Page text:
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October 26, 2023


Prince of Whales
  1. Whales are categorized into two primary groups: baleen whales and toothed whales. Baleen whales, like humpbacks and blue whales, possess fibrous ‘baleen’ plates instead of teeth, aiding them in filtering and consuming large amounts of krill, plankton, and crustaceans. In contrast, toothed whales, including orcas, belugas, and sperm whales, have teeth that allow them to feed on larger prey such as fish and squid. All dolphin families, including porpoises, are also considered whales due to their closer relation to their toothed counterparts.
  2. Certain whales utilize a feeding strategy called “bubble net feeding,” in which they cooperate by blowing bubbles that form a ring around their prey. These bubbles effectively create a barrier, ensnaring the prey and facilitating the whales’ consumption of their catch.
  3. The name ‘narwhal’ originates from Old Norse and means “corpse whale” due to the whale’s skin colour, which resembles that of a drowned sailor.
  4. Humpback whales in the Southern Hemisphere rely on their fat reserves for 5.5-7.5 months each year as they migrate from their tropical breeding grounds to the Antarctic for krill feeding.
  5. Sperm Whales have the largest brains in the animal kingdom. Sperm whales, the largest among toothed whales, possess the largest brains of any creature on Earth. They are easily distinguishable by their massive, distinctively shaped heads, which contain a substance known as spermaceti. This substance is responsible for developing the largest brain on the planet. The extent of the sperm whale’s intelligence remains somewhat mysterious due to our limited understanding of these animals. This is primarily because they are elusive and their surface behaviors are challenging to study.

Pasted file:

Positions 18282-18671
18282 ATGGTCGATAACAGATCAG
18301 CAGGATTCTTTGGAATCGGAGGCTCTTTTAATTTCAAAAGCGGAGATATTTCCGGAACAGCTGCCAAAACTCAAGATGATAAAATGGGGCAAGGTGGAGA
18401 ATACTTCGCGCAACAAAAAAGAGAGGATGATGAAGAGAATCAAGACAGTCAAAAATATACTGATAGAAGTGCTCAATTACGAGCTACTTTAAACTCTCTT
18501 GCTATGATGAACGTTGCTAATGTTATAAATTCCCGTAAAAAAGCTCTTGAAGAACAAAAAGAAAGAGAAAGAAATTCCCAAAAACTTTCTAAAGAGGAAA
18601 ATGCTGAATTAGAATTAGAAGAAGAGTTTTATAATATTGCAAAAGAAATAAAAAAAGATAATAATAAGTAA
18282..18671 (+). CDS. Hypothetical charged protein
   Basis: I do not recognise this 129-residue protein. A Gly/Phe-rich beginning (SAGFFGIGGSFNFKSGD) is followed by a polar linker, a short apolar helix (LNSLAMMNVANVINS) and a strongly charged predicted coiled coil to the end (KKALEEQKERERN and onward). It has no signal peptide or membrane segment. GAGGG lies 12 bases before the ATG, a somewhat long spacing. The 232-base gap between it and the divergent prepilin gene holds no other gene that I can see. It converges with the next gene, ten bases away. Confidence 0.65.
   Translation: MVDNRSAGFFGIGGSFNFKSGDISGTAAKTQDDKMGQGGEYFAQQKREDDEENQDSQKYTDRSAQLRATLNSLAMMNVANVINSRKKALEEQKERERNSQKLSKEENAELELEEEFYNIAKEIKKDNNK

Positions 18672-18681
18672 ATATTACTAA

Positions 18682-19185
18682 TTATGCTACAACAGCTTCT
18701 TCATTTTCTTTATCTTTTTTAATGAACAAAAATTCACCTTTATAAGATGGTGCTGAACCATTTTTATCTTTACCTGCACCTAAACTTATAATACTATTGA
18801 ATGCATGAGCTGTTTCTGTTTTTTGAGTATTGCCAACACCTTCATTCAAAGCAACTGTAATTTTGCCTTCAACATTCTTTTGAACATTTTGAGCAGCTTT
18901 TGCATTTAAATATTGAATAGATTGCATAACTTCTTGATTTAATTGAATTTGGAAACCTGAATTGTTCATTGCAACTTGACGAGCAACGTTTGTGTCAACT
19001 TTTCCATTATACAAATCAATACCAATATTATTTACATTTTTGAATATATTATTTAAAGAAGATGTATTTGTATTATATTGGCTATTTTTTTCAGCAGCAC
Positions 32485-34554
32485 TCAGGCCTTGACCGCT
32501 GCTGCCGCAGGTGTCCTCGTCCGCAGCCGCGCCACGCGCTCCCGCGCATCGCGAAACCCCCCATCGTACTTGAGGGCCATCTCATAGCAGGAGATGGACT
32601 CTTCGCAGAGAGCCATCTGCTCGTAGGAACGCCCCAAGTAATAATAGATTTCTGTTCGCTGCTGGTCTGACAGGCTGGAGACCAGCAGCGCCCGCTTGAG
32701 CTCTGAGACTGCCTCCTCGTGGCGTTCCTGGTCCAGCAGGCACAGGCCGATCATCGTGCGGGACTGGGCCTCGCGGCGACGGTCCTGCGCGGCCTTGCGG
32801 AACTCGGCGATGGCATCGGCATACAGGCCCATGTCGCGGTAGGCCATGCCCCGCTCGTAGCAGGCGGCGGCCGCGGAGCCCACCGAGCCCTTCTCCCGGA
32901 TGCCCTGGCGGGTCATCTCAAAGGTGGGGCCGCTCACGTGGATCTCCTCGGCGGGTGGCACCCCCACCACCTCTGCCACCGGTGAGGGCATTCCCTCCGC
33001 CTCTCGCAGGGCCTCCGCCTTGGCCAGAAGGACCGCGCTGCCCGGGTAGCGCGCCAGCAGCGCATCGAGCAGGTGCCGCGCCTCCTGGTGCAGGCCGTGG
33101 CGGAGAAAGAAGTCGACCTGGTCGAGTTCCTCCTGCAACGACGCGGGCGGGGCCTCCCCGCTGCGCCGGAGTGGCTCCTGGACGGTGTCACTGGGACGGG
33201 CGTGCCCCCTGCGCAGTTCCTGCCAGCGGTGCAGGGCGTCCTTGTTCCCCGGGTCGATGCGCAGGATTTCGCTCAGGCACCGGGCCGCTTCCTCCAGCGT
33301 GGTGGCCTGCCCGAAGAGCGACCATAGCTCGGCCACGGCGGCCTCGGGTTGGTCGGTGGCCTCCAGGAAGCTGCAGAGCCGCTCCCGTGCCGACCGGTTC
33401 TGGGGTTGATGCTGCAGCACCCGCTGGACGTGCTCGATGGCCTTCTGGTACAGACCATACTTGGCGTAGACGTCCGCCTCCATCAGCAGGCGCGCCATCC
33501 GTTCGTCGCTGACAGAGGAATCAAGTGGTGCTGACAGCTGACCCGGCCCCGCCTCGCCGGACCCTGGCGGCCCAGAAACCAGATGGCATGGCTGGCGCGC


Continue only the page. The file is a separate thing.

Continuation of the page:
6. The Antarctic blue whale holds the title of the largest animal on Earth. These giants can weigh up to 200 tons (equivalent to approximately 33 elephants) and reach lengths of up to 30 meters. They consume roughly 3,600 kilograms of krill daily!
  7. The population of Antarctic blue whales once numbered over 225,000 before they were heavily exploited in the 1900s. Today, they are classified as an endangered species, with fewer than 3,000 remaining in the wild.
  8. Whales are frequently entangled in fishing nets, with over 80% of North Atlantic Right Whales experiencing entanglement at least once in their lifetimes, often multiple times.
  9. Only male narwhals usually possess a tusk that develops from a tooth. This tusk is used for various purposes, including foraging, displays of dominance, and potentially fighting and breaking ice. Additionally, the tusk is a sensory tool for detecting changes in the surrounding sea.
  10. Killer whales, also known as orcas, are the largest members of the dolphin family. They are the ocean’s apex predators, preying on a diverse range of marine species, including various fish species, penguins, seabirds, sea turtles, cephalopods, and even marine mammals such as seals and other whales. Offshore killer whales in South Africa hunt Great White Sharks for their liver only.

From the colossal Antarctic blue whales to the intelligent sperm whales and the enigmatic narwhals, these creatures continue to captivate us with their extraordinary characteristics and behaviors. However, their survival is threatened by various factors, including entanglement in fishing nets and the exploitation that pushed the Antarctic blue whales to the brink of extinction. As we delve deeper into the depths of marine science, our understanding of these majestic beings grows, emphasizing the importance of their conservation for future generations to continue marveling at these ocean giants.

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